Cold and Flu
Some years the flu vaccine works quite well. Other years it doesn’t. It has done a particularly poor job this year against the main flu virus. The CDC reported yesterday that this year’s flu vaccine has been just 18% effective. The estimate for children is even lower. And it looks like the nasal spray vaccine may not have worked at all among children. One reason for this year’s mismatch between virus and vaccine is that experts must decide months in advance which of the hundreds of flu viruses to include in the vaccine. What became the dominant flu virus this year, a new strain of H3N2 influenza A, wasn’t around last year when experts were determining this year’s vaccine.
Each year, only 40% of U.S. adults get vaccinated against the flu, even though the vaccine is available at doctors’ offices, pharmacies, workplaces, and other venues. Two common reasons people give for avoiding the flu shot are 1) it will give me the flu and 2) it won’t work. Neither are accurate. The virus in a flu shot or nose spray has been killed or made unable to replicate in the human lung. Because the most common strains of flu virus changes from year to year, experts have to predict a year in advance which ones will predominate. Some years the guesses are good and the vaccines are quite effective. Other years the guesses aren’t so good and the vaccines aren’t as protective as they could be. The flu vaccine may be imperfect, but it’s still worth getting. Who should be vaccinated? The Centers for Disease Control and Prevention recommend that everyone over the age of 6 months get vaccinated against the flu every year.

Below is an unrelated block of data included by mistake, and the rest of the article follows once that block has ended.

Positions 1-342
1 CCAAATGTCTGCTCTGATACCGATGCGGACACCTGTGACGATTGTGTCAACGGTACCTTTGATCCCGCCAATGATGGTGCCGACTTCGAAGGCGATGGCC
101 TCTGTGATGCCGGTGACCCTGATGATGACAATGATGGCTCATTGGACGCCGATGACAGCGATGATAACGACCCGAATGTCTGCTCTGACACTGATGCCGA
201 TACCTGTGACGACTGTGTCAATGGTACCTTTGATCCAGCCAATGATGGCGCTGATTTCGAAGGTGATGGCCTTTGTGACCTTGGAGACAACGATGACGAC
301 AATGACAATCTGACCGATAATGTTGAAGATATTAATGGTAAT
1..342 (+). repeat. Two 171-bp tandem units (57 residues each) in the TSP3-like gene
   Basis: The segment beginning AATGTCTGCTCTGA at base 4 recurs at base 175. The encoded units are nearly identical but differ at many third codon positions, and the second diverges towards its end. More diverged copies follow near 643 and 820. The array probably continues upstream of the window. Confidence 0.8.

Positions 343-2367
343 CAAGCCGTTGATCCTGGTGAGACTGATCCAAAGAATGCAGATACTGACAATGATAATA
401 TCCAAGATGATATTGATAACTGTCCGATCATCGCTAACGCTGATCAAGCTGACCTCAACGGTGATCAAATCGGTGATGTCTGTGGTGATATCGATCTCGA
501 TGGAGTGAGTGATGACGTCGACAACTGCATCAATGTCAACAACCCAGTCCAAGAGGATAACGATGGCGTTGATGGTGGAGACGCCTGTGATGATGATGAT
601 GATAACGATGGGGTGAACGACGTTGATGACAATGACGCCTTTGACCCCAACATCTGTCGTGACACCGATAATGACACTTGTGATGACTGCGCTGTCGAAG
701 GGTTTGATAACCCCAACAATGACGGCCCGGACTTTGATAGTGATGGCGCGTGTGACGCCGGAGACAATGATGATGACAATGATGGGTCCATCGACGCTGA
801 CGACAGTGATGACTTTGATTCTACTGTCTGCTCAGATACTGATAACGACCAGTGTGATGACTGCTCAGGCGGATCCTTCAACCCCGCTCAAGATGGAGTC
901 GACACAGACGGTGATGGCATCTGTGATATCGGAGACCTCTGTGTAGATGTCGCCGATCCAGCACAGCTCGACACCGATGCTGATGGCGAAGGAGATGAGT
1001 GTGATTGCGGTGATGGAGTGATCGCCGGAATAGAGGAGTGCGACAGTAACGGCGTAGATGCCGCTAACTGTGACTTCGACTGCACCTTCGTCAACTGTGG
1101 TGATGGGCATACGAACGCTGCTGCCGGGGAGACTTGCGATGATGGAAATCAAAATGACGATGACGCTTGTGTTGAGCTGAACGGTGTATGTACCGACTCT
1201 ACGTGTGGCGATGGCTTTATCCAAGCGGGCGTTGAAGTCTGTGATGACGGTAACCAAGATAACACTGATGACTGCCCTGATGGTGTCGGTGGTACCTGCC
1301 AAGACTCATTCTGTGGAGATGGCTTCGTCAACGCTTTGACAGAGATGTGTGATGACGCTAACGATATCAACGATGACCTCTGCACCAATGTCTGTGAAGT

Getting a flu shot can help ward off the flu. It also works to prevent pneumonia, a leading cause of hospitalization (about one million a year) and death (about 50,000) in the United States. Pneumonia can be especially dangerous in young children and older people. For these groups, as well as others who face a high risk of pneumonia, two different vaccines can help prevent pneumonia caused by the bacterium known as Streptococcus pneumoniae. One, called PPSV23 or Pneumovax, is derived from 23 different types of pneumococcal bacteria. A newer vaccine, called PCV13, features parts of 13 different pneumococcal bacteria linked to a protein that helps the vaccine work better. PCV13 is recommended for all children younger than 5 years old, all adults 65 years or older, and anyone age 6 or older with risk factors for pneumonia. PPSV23 is recommended for all adults 65 years or older and anyone age 2 years through 64 years are at high risk of pneumonia.